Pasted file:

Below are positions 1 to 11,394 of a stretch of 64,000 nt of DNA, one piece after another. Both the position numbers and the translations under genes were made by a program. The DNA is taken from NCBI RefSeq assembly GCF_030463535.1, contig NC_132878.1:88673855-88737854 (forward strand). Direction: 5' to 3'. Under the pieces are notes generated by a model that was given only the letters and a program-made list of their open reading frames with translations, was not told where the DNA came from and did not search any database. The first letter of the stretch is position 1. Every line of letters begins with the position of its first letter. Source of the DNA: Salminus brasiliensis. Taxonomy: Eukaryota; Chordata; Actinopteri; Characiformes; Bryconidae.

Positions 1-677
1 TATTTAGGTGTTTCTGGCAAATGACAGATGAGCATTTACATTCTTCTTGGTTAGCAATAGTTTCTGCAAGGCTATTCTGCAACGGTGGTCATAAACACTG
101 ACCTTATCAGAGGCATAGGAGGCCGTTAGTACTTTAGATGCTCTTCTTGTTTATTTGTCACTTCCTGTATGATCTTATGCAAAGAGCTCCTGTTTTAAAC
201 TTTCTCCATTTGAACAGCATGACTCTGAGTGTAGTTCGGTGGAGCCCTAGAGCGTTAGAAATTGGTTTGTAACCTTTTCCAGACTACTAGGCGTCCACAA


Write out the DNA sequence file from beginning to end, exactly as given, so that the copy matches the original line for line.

Below are positions 1 to 11,394 of a stretch of 64,000 nt of DNA, one piece after another. Both the position numbers and the translations under genes were made by a program. The DNA is taken from NCBI RefSeq assembly GCF_030463535.1, contig NC_132878.1:88673855-88737854 (forward strand). Direction: 5' to 3'. Under the pieces are notes generated by a model that was given only the letters and a program-made list of their open reading frames with translations, was not told where the DNA came from and did not search any database. The first letter of the stretch is position 1. Every line of letters begins with the position of its first letter. Source of the DNA: Salminus brasiliensis. Taxonomy: Eukaryota; Chordata; Actinopteri; Characiformes; Bryconidae.

Positions 1-677
1 TATTTAGGTGTTTCTGGCAAATGACAGATGAGCATTTACATTCTTCTTGGTTAGCAATAGTTTCTGCAAGGCTATTCTGCAACGGTGGTCATAAACACTG
101 ACCTTATCAGAGGCATAGGAGGCCGTTAGTACTTTAGATGCTCTTCTTGTTTATTTGTCACTTCCTGTATGATCTTATGCAAAGAGCTCCTGTTTTAAAC
201 TTTCTCCATTTGAACAGCATGACTCTGAGTGTAGTTCGGTGGAGCCCTAGAGCGTTAGAAATTGGTTTGTAACCTTTTCCAGACTACTAGGCGTCCACAA